These scenarios are not even remotely close...:roll:

;-)
 

Johnnyboy

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You know.....that has happened before. Multiple times. This guy's death was particularly controversial.

I've read everything I can find on the net since reading of Kate's death. That's how I ended up on this forum. It's very upsetting and too close to home for me. I've been to the Whites about 20 times over the past 35 years, mostly solo as I prefer it that way. I've gotten myself into and out of trouble in Huntington Ravine in the winter and turned back on Lion's Head after 45 minutes above treeline in 70-80mph winds with blizzard conditions. I couldn"t see my own footprints because the wind just washed them away. My thought was...I'm a father...I've got no business going any further. Next day I summitted Washington in 40 degree weather with a 5mph breeze. All of my climbs have been enjoyable, there's something magical above treeline in the winter.

I don't subscribe to the sentiment that Kate died doing something she loved. I'm fairly certain that she would rather be in a warm bed with her husband tonight. I do know, however, that we come to this life with a certain number of breaths given to us. And Kate has taken her last, and it was not up to her. She is now on to her next leg of her journey. I hope she is well.

Guy Waterman's story has always disturbed me, even closer to home. How could a man who lived and idealised so much of what I aspire to take his own life? Perhaps the answers are not above treeline after all, I never found them there. Perhaps Guy has finally found some peace.

Hey, what's worse...dying or not living while you're alive? Since I'm still breathing, I'll be seeking these answers whether I'm in Times Square or the Himalaya, it doesn't much matter...if I take a higher perspective.

Perhaps Kate can see clearer than any of us right now...
I'm afraid that Guy, since he took his own life, may not see as clearly.
Life is a precious gift..and a wonderful opportunity...enjoy each breath
 
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thetrailboss

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This is a good video posted by Boston Globe is good:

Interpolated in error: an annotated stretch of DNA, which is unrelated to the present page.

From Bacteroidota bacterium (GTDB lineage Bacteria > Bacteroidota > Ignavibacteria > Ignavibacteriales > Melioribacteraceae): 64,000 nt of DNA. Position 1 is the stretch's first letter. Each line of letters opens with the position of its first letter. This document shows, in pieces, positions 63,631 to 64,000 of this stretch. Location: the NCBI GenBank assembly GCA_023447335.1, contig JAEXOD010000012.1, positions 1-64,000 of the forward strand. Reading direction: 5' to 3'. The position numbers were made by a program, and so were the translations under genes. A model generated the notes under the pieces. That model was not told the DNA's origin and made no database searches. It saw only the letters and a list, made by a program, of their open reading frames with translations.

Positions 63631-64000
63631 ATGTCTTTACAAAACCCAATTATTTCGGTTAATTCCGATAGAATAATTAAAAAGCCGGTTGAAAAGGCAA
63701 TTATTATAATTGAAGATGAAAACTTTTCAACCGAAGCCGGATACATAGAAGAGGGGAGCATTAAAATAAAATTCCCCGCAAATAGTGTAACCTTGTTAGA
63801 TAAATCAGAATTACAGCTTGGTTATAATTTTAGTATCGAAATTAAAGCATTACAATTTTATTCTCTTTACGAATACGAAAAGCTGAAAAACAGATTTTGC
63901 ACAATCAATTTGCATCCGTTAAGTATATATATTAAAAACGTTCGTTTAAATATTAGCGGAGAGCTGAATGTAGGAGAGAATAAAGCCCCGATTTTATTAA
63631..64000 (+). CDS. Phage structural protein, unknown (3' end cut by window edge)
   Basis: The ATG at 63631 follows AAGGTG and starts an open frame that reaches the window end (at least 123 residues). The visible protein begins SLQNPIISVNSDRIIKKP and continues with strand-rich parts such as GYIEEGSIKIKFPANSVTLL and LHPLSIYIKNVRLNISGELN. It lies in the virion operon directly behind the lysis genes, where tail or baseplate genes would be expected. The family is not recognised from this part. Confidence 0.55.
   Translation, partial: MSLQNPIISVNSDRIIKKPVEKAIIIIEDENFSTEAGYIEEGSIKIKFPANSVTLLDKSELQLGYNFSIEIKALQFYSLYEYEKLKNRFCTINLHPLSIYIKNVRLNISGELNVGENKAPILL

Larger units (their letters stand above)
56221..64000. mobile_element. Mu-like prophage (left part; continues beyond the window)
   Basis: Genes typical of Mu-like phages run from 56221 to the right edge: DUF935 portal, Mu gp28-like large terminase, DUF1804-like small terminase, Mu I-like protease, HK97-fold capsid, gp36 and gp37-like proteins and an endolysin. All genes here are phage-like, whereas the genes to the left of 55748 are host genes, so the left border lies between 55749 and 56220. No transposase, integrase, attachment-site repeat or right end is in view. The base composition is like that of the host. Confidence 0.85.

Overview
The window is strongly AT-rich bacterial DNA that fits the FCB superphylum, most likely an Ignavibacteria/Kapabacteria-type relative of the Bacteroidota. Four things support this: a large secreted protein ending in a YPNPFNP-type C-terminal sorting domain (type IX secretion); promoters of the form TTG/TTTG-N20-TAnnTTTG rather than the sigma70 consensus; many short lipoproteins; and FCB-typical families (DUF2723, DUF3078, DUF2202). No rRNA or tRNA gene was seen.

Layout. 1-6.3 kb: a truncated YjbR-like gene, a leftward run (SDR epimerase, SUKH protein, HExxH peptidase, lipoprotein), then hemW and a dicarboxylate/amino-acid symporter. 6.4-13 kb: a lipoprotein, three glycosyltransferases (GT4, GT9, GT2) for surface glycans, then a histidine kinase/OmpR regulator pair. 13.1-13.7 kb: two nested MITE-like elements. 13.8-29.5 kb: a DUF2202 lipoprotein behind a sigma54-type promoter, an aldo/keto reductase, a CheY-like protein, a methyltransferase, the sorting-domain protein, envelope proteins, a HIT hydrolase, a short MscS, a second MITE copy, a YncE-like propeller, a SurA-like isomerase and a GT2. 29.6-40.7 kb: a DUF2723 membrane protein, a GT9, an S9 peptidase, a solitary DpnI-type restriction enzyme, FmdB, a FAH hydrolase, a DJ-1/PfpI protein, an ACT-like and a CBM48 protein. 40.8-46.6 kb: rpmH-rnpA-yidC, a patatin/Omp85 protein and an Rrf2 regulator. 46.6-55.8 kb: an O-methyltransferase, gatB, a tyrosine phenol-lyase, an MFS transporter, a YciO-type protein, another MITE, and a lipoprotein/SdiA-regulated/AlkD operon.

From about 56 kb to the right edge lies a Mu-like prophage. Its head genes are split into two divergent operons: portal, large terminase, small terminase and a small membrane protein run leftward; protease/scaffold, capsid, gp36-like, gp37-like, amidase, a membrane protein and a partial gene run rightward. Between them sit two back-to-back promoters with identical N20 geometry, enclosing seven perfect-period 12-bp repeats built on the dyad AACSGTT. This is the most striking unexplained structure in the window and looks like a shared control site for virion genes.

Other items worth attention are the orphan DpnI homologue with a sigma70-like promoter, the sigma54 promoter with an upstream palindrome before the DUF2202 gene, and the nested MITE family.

http://www.boston.com/news/local/ne...s-mountains/WERYYqDEjwRbQH4sbLVgaM/video.html

It explains that she actually got the summits of Madison and Adams before trying to return. The NH official also sums it up pretty well by saying that her plan "gave him pause" because it was not realistic considering the conditions. I think that the other point that is key is that she was a very goal oriented person and that while that may work in finance it does not always work in mountaineering. You need to be able to give up and turn around if things get bad. The mountain will be there for another day.
 

JimG.

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This is a good video posted by Boston Globe is good:

http://www.boston.com/news/local/ne...s-mountains/WERYYqDEjwRbQH4sbLVgaM/video.html

It explains that she actually got the summits of Madison and Adams before trying to return. The NH official also sums it up pretty well by saying that her plan "gave him pause" because it was not realistic considering the conditions. I think that the other point that is key is that she was a very goal oriented person and that while that may work in finance it does not always work in mountaineering. You need to be able to give up and turn around if things get bad. The mountain will be there for another day.

Nor would she be likely to be deterred by anyone trying to convince her to not go.

What a tragic error in judgement; I feel badly for her and her family/friends. My comment referring to suicide came from confusion as to how someone with so much experience could die that way. It seemed like a possibility. Not so now after reading about her.
 

Siliconebobsquarepants

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ScottySkis

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Condolences so sad sorry I think it kind if neat the way she checkout loving hobby now at work. Still terrible lives ahead for family .
 

thetrailboss

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Wow , incredibly sad . Leaves me with a question about NH rescue policy and previous discussion about a hike safe card or lack of.
If a person passes away does the State send a bill to the relatives?

I'm not sure that this would be a case that would be billed. She had the right gear and experience. I think that the policy is designed to deter folks who strike out for Mount Washington with a water bottle, sneakers, and a cell phone and nothing else.




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Abubob

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One thing I've wondered about and the graphic showing her route even makes me wonder more - she was found "a few hundred feet below the trail" - Was she blown off the trail and hurt - possibly with a sprain or break?